"Those who do not weep, do not see." ~Victor Hugo My classmate who died in the attacks was a bright light to his friends and family. Be a light like he was. Carry on his flame.
In the darkest of nights, the City of Light will shine, because it's a city that celebrates life. Among the great joys in life is having dinner at an outdoor cafe in the 5th arrondissement, perusing bookstores in the 6th, wandering along the banks of the Seine, or floating down it in the Bateaux Mouches. This is part of the great shock of such meaningless violence in a place of such enchanting bliss. I have lived some of the greatest days of my life in Paris. I have loved there, had some of the most profound love story moments of my life there. That is Paris, for me, and for many others. So hate, you cannot have Paris.
"We love you Paris, you are what love is to all of us." ~Atticus Can we then also see each city and place, as someone's most sacred place? Each person as someone's daughter or son, father or mother, friend or lover? Life is sacred, fragile, and ultimately, fleeting. Can we find solace in the acts of bravery and kindness that happen amidst the horror, and the wisdom of those who came before us, of souls like Gandhi and Martin Luther King, Jr., of those who have fought for justice, empathy, and love?
"Where there is love there is life." ~Gandhi There is no wishing away someone's grief, no way to understand the exact pain of others. There is only compassion and solidarity. There is only a vision and a dream of liberté, égalité, fraternité. MLK, Jr. dreamt it, John Lennon imagined it. Can you see it too?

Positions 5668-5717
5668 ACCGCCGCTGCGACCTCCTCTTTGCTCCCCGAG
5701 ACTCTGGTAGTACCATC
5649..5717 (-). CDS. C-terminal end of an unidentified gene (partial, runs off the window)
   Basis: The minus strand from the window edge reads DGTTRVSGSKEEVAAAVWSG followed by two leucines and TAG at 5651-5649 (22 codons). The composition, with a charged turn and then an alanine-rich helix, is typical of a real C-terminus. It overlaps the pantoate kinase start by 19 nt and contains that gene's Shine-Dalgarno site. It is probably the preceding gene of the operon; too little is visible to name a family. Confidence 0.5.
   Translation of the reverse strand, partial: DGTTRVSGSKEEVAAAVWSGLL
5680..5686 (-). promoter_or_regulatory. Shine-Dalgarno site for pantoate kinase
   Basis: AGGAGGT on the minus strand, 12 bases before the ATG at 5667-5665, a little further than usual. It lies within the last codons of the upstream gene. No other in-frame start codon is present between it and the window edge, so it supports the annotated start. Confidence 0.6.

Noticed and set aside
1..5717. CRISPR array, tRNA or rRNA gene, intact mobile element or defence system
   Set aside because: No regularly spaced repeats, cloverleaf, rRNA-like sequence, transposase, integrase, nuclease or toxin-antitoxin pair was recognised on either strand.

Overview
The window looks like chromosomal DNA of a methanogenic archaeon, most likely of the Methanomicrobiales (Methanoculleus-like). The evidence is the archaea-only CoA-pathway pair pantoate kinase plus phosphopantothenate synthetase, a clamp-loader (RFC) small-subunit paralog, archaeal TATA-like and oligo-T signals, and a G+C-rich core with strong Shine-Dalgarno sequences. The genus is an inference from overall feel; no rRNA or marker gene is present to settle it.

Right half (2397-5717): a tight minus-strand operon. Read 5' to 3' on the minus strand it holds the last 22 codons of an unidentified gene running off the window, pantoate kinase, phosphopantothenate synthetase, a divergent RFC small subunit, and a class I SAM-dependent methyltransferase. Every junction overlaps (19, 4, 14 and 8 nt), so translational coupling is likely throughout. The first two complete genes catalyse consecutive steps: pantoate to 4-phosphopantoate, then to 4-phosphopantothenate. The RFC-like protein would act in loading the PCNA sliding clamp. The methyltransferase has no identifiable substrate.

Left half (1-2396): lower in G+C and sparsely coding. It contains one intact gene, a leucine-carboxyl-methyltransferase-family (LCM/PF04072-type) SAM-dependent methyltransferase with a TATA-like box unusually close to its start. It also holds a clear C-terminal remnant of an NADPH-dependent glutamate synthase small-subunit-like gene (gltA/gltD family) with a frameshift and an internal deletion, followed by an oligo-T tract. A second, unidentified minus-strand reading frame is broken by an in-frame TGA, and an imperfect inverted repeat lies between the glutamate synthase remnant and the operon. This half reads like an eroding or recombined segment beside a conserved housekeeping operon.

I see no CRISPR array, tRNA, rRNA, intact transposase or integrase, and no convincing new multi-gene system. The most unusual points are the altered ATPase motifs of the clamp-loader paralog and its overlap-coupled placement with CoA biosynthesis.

"Darkness cannot drive out darkness, only light can do that; hate cannot drive out hate, only love can do that." ~MLK Jr. We all come to every event from our own different backgrounds, patterns, stories, and histories. We all look at the world through our own lens, often unaware that we are seeing things through a filter. Those filters can make it difficult to see others' perspectives and can make it tempting to react with fear and hate at a time like now, instead of with empathy. So instead of focusing on what you hate in this moment, support what you love. Because the world needs you, the world needs you to support what you love. We don't have time to waste. People are dying everyday due to hate. Maybe they always will. And this haunts me. I am tormented by the things I cannot do, the ones who cannot be saved, the trauma, the injustice, the abuse, the racism, the sexism, the bigotry, the devastation. But this can eat us alive if we let it. Instead, I try to focus on what I can do. The faces and stories of people, near and far, and their rights to freedom, futures, and dignity, guide me back. The little moments of light. Let what you love guide you back too.
I dream of the next time I will meander through Le Marais, gaze at the great masterpieces in the Musée d'Orsay, eat at my favorite restaurant in the 2nd, sit in the sun outside Le Louvre, stand in the midnight shadow of the Tour Eiffel as it sparkles, a beacon in the night, in the magic and mystery of my favorite city, in the embrace and marvel of a place I love so much, the City of Light.
"Even the darkest night will end and the sun will rise." ~Victor Hugo I mourn the tragedy in my beloved Paris, for my friends and everyone there, for a city and community that lives forever in the most treasured recesses of my heart. And somewhere else is someone's Paris. So be a light in the darkness. Be a candle in the night. Be a glimmer of shining hope against a dark sky. And start now, because the world needs your light.
Learn more about Flynn at: flynncoleman.community